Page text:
Paul: Hello there, Maike. How are you doing today?
Maike: Fine. I’m very excited, and I really want to hear some insights from you about leadership. So first of all, let me ask you one thing: What is your main strength as a leader?
Paul: You know, I think the biggest strength of any leader is actually the ability to listen, right? I think that’s number one. If you’re not listening, if you’re not listening to the system, if you’re not listening to your people, if you’re talking too much, you’re not hearing, and then you’re not leading, number one. Number two, from my perspective, great leaders have always been the people who inspire other people. A good leader, a great leader is an attractor and attracts people. I think I attract people. I’m a good networker, but I’m an attracter. I listen, I inspire. I think what I’ve always tried to do in life as a leader is leverage energy. I’m always looking for where’s the energy, where’s the energy people; do they smile, do they laugh, do you get their attention, do you see it in their eyes? And I think as a leader, your ability to leverage energy in a particular direction, to move something forward is critical. I think my strength is I come from a place where I believe that the wisdom is in the system. I don’t feel like as a leader, I have to have the answer. I might have an opinion, but I trust that the wisdom is in the system, and I trust people to do the right thing and to guide us along the right path. So I listen, I inspire, I leverage, and I trust the wisdom in the system. I think that’s what I bring to it, and as a result of that, I think that’s what attracts people to me, and they’re willing to listen and follow as a result.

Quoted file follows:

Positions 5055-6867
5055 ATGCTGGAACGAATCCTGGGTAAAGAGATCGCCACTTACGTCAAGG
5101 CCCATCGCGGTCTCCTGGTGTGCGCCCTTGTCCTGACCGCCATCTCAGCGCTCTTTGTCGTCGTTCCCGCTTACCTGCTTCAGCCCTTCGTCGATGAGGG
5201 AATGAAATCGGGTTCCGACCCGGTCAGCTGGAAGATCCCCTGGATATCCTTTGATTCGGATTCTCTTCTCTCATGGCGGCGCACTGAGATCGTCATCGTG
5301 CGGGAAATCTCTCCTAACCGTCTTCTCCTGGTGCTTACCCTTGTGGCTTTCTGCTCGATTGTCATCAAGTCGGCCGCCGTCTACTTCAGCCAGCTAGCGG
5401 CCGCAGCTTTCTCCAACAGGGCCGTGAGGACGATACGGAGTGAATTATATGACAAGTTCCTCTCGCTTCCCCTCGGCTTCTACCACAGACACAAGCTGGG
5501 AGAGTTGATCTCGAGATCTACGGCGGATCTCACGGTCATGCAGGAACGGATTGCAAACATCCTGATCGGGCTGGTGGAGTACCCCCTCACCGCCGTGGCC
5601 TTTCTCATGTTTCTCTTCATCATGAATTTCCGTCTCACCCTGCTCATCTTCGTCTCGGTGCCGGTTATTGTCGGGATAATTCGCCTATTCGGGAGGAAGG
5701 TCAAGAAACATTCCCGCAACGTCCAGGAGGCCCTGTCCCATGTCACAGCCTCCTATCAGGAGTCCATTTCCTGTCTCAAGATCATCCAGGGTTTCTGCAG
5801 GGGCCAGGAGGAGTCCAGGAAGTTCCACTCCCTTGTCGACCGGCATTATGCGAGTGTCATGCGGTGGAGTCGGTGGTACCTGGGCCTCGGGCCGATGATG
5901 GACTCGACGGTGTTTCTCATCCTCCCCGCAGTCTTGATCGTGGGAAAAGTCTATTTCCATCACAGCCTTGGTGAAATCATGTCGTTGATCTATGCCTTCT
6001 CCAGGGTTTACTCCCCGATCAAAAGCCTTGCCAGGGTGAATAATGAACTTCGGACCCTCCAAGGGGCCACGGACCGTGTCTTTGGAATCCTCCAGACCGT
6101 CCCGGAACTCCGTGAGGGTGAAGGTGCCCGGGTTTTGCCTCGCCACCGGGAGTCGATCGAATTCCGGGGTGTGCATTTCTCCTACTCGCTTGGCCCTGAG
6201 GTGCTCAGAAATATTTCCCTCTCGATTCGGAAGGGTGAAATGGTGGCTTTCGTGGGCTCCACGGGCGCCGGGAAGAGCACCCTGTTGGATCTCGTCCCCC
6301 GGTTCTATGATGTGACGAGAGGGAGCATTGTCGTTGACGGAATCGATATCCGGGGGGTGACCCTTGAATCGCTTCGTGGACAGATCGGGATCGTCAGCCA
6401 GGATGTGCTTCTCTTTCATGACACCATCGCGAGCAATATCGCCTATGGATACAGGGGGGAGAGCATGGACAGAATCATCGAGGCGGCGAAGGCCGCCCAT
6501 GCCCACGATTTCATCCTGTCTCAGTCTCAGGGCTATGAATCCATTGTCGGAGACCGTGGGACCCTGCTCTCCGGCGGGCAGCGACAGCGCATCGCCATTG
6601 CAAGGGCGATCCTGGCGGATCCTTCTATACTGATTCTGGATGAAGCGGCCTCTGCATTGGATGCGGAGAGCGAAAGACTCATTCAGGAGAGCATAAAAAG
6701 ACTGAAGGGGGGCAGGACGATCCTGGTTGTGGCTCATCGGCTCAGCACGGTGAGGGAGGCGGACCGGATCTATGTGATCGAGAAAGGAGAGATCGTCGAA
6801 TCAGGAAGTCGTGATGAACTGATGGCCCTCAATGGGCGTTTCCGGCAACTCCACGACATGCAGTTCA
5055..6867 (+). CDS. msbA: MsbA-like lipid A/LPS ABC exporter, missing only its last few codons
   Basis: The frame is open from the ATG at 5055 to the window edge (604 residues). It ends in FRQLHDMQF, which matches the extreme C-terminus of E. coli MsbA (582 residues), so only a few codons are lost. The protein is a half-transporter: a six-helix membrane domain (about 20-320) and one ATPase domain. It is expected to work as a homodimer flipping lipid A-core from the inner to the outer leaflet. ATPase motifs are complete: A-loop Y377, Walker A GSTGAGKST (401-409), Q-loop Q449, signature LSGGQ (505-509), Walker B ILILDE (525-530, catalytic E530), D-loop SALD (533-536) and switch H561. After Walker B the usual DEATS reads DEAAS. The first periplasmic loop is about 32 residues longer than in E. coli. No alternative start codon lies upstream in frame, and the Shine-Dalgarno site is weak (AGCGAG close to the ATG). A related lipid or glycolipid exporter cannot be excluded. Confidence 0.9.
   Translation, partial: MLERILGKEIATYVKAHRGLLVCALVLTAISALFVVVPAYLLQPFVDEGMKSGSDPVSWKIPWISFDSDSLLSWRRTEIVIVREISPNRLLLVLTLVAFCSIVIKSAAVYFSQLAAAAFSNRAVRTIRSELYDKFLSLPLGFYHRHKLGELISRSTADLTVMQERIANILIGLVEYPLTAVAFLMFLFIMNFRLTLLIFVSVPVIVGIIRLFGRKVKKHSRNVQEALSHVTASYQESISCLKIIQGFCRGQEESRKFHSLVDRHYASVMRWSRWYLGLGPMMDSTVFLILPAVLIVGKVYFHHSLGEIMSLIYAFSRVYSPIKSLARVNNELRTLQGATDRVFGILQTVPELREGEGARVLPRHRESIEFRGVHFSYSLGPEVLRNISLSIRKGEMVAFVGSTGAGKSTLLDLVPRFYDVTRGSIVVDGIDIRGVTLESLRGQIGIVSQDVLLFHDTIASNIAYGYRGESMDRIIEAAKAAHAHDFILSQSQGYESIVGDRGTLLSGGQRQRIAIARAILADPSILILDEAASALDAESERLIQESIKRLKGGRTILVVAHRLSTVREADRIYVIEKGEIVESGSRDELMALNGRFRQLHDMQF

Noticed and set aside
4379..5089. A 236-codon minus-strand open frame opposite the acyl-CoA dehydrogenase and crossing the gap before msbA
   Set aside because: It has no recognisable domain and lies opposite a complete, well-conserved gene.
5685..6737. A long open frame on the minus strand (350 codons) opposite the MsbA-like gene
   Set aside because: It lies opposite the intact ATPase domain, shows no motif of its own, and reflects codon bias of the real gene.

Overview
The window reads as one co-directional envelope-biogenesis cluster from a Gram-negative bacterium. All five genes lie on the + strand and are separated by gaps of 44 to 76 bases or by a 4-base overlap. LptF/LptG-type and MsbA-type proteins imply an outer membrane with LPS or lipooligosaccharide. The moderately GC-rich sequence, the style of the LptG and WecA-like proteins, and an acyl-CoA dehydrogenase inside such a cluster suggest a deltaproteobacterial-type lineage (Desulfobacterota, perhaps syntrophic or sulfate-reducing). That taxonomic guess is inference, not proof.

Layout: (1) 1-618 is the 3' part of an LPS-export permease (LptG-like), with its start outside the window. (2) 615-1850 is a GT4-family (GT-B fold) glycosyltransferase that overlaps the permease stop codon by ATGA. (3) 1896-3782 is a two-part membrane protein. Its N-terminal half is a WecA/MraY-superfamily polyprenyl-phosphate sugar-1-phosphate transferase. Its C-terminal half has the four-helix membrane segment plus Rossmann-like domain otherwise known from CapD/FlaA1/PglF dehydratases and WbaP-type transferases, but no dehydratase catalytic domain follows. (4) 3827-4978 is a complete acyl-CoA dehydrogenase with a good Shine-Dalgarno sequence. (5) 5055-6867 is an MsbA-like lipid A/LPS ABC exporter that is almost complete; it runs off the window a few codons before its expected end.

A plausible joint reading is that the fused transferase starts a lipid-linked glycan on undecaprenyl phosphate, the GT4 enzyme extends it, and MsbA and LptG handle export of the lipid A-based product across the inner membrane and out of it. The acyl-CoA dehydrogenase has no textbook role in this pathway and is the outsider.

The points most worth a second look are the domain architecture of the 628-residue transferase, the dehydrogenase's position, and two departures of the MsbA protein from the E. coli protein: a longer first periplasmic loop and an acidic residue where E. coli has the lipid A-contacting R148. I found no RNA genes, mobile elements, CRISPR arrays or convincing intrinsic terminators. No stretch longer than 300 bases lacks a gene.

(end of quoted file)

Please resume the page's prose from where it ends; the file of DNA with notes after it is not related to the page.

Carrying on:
Maike: So another question about impact: What is your big ‘why’? Why do you do what you do?
Paul: [laughs] I discovered a long time ago– I thought everybody needs a purpose, right? That’s the ‘why’. And I think why do you do what you do, why do you believe what you believe– I think my leadership ‘why’ is to create places of work that are interesting, meaningful, and fun. If I can do that, as a leader, then they’re almost always profitable and productive. And so I think my ‘why’ is creating places of work where people wake up in the morning and they’re excited about going to them, looking forward to spending a day at, as opposed to dreading the moment, dreading the thought. People spend such a significant part of their lives in the context of some work situation, where there’s leadership, bosses, et cetera. I think if you don’t create a place of work that people look forward to coming to, you’ve lost [a lot? [00:04:17.11], I think. So that’s always been my ‘why’. I would say it’s creating places of work that are interesting, meaningful, and fun. On my tombstone, this will be my tagline.